New & Selected Work
by Charles Entrekin
Available for $16 from your local bookstore or
From the Back Cover
Enlightenment, it can be said, is a stringing together of momentary blissful connections. Each of these poems is indeed such a moment. As a book they string together one's life, that portion of one's life that can be said by a poet with the power of language at his command:
"We are no longer strangers.
Listening: New & Selected Works is such a stringing together, and somewhere in the beauty of the language there is an awakening, the poet's for sure, and ours if we let it. We could say life is a stringing together of momentary blissful connections, the good and the beautiful, that stay with us and both define and illuminate our lives. And that does not negate the terrible. The terrible allows us to draw truth to our journey as well. Charles, through a perfection of his gift, allows us to connect these moments and enjoy his enlightened journey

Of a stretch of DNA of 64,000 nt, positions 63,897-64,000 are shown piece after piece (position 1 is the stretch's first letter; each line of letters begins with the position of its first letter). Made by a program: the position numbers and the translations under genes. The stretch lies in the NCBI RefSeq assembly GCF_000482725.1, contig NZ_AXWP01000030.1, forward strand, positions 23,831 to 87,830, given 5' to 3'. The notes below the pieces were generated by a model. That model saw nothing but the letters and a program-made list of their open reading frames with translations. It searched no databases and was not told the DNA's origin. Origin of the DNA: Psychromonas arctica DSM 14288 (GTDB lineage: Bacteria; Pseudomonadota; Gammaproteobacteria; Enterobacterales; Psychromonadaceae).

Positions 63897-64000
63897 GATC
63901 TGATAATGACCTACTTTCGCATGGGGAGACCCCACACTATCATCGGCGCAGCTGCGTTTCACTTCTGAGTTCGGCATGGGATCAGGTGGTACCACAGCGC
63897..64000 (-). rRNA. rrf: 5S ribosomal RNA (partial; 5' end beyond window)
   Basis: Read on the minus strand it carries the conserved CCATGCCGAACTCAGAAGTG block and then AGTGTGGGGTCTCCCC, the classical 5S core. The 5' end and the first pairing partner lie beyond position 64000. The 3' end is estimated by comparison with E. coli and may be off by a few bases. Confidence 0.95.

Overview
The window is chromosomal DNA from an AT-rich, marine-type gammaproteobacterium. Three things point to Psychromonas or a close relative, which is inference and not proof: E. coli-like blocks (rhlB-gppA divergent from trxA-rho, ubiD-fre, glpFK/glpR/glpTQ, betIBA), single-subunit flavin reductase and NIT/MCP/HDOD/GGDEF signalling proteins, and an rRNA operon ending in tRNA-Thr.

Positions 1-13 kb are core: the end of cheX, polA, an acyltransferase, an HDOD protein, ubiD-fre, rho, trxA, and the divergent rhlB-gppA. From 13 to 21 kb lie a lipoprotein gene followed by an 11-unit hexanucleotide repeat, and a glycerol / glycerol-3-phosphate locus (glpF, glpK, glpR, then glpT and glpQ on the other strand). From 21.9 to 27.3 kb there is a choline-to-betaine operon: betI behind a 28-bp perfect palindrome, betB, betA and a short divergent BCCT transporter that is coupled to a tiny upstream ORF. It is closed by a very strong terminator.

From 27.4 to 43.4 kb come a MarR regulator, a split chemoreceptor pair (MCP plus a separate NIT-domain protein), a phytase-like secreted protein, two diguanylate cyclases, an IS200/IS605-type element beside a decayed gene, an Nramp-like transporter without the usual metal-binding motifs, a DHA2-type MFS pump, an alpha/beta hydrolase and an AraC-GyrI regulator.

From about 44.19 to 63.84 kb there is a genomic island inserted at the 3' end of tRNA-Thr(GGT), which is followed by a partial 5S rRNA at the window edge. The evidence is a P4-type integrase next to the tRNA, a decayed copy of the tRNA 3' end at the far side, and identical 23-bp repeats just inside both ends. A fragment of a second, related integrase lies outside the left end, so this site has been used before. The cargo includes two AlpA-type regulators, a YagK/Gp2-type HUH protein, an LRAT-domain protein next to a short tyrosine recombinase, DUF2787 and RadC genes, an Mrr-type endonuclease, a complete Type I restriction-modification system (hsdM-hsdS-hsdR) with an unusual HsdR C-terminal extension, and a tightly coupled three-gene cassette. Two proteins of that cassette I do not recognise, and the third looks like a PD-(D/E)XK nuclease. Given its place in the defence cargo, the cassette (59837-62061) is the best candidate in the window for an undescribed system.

Cutthroat trout, like good poems, are hard to catch. Charles Entrekin not only casts well, he catches a lot more than he loses.
In Listening: New and Selected Works, Charles Entrekin presents us with a remarkable poetic legacy. Written between 1975 and the present, the poems in this collection are passionate and darkly lyric. Always grounded in physical reality, they transcend time and place, revealing both the great and small moments of life as seen from the perspective of eternity.
Love, family, inevitable loss, desire: the very oldest songs, strongly sung anew by Charles Entrekin, whose life-affirming, death-defying word-gifts can make us see even that "rose red blush" on the breasts of the beloved.
These are a man's poems, about men and women, and sometimes children. Poems that see the distance between what we need in life and what we can get. I love the frankness in Entrekin's writing and trust it's moments of pleasure and hope.
A Note from the Author
The cover is from a painting by a Rumanian Artist, a woman, and I bought it on College Avenue from a Berkeley Art dealer in the early 1980’s, when I couldn’t afford it, when I was separated from my wife at the time, because it spoke to me and I couldn’t resist it.
LISTENING has a couple themes that I’d like to draw attention to:
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